Sauce sat down with Rae Holland in her beautiful shop overlooking a courtyard in the Heart of the Country Shopping Village at Swinfen. She shared her inspiration for founding the Lichfield Tea…
Sauce sat down with Rae Holland in her beautiful shop overlooking a courtyard in the Heart of the Country Shopping Village at Swinfen. She shared her inspiration for founding the Lichfield Tea Company.
“It was a hobby that turned into an obsession that took over my house, so we had to get a shop. It was something I used to do with my nan, who was Italian. In Italy they only drink coffee – they don’t drink tea at all. If you’re ill, you get chamomile.
“In the mornings she used to make everybody a cappuccino – she just called it milky coffee. I’m allergic to milk, so it would make me really poorly. She would then give me chamomile, which is a natural anti-inflammatory, so instantly I would feel better. She thought tea was magic. She didn’t realise it was an infusion – because it’s called chamomile tea, to her it was tea.”
Rae’s grandparents owned an old-fashioned newsagents and all-stores in Coventry when she was a child. Her grandma started importing tea for her to taste and to sell in the shop.
“So I grew up drinking lapsang souchong and Earl Grey,” Rae explains. “She really got into it and it was our little hobby. When they retired they moved to the South of France and we would take tea every time we went to visit. I started the shop with money from my share of the inheritance when they died.”
In 2016, tired of working 24 hours a day, 7 days a week in a stressful job, Rae and her husband Ollie decided to slow down a little and opened their first shop on the other side of Heart of the Country site. They moved into a larger unit when they outgrew the first premises, and have now expanded floorspace further by knocking through into the neighbouring shop. They have installed a kitchen and will soon be serving ‘hearty, homely, vegetarian food’, cooked by Rae herself.
In terms of teas and the various coffees Lichfield Tea Company offers, choosing what to stock is largely a matter of personal taste with some family input and, of course, an eye to what customers will think.
“I try it, and if I like it, we sell it,” laughs Rae. “When my grandparents had their shop they kept meticulous accounts. My uncle still had records of some of the tea gardens. So we still had a connection, for example, with Kenilworth. My grandparents were in Coventry so they recognised the name and went with it; now we stock tea from the same garden in Sri Lanka.”
English Breakfast is by far the most popular choice. Naturally, visitors to the shop tend to be blinded by the sheer number of options with around 80 teas in stock on Rae’s shelves at any given time.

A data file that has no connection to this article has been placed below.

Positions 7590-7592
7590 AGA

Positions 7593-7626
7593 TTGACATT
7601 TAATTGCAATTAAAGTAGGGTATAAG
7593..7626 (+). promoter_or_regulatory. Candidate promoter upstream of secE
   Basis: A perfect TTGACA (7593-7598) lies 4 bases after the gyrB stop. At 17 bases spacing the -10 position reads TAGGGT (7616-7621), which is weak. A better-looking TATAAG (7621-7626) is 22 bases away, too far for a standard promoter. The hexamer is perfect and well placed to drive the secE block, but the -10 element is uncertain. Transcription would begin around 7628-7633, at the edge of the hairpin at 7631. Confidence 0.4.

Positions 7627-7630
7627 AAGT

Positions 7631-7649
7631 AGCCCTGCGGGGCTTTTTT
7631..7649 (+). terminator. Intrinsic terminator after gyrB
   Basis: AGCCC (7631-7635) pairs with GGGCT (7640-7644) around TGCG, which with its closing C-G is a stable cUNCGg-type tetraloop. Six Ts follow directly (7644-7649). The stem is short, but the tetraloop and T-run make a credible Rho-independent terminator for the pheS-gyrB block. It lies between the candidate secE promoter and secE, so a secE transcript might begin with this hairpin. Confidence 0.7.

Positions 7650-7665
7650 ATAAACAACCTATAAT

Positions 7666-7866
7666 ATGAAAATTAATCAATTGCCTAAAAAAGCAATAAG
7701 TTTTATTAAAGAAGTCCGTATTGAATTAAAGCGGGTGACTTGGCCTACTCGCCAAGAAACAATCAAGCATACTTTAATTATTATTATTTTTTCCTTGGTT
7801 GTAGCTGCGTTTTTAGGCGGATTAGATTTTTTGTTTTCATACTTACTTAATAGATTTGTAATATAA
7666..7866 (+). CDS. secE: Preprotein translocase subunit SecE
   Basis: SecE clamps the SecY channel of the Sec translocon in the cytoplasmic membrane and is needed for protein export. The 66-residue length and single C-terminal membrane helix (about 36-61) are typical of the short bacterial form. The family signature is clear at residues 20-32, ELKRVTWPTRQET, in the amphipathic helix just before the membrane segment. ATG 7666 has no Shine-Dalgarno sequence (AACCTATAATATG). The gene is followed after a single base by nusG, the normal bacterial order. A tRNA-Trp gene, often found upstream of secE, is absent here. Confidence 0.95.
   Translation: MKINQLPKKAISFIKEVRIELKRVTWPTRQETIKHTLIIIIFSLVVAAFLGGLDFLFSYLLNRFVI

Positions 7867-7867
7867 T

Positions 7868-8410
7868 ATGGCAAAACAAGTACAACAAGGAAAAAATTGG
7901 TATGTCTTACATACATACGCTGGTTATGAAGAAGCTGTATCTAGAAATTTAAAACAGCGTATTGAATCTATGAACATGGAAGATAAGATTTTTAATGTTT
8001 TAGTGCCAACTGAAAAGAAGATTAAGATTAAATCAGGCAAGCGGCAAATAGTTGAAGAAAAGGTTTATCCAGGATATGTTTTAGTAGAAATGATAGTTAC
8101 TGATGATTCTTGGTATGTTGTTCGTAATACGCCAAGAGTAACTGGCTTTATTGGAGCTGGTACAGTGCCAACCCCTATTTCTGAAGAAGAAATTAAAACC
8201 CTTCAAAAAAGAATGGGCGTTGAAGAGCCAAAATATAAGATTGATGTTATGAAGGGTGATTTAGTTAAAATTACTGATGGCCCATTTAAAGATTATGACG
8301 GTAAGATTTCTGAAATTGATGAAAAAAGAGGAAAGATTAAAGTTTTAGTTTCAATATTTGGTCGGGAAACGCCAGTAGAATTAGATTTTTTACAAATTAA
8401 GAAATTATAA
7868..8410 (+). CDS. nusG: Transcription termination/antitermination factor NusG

“It’s much easier to have a conversation with someone and make a recommendation based on what they like and whether they want to try something new,” she says. “We’re thinking about a tea passport, where we have a little description and space for comments to keep a record of what you’ve tried.”
Rae’s seasonal picks for March, April and May start with the aptly named Spring Tea, a fresh and floral green tea with strawberry and rose.
“We also have this Japanese black tea, which is a real little find. It doesn’t smell particularly, but it tastes like the centre of a Malteser. It’s really light but flavoursome, so ideal for spring.”
If you’re looking to push beyond your comfort zone and try something unique, Rae recommends Pu-Erh – a real tea lover’s tea.
“It’s a fermented tea so it’s super good for you, like kimchi. It’s only grown in the Yunnan province of China. They come in cakes, and they get more expensive the older they are.”
As for the recent trend for cold infusions, Rae has no truck with the idea that shaking a teabag in cold water is the way to go…
“If you want cold tea, make a really strong cup of fruit tea, hot, pour it out and put ice in it,” she suggests. “We do a lemon tea that’s basically homemade lemonade in a very sweet vat of strong English Breakfast. It looks like pond water but it tastes amazing and goes down a storm.”
Interestingly, the recent resurgence of interest in tea after years of growth in coffee seems to be driven by a younger generation, with new brands like T2 and familiar names like Whittard benefiting from the attention.
“The people who are most excited about it are the 18-24 year olds,” Rae enthuses. “It captures their imagination and they love trying something new, and they love the fact they’ve discovered you.”
Lichfield Tea Company
Unit 11a, Heart of The Country Shopping Village, Swinfen, WS14 9QR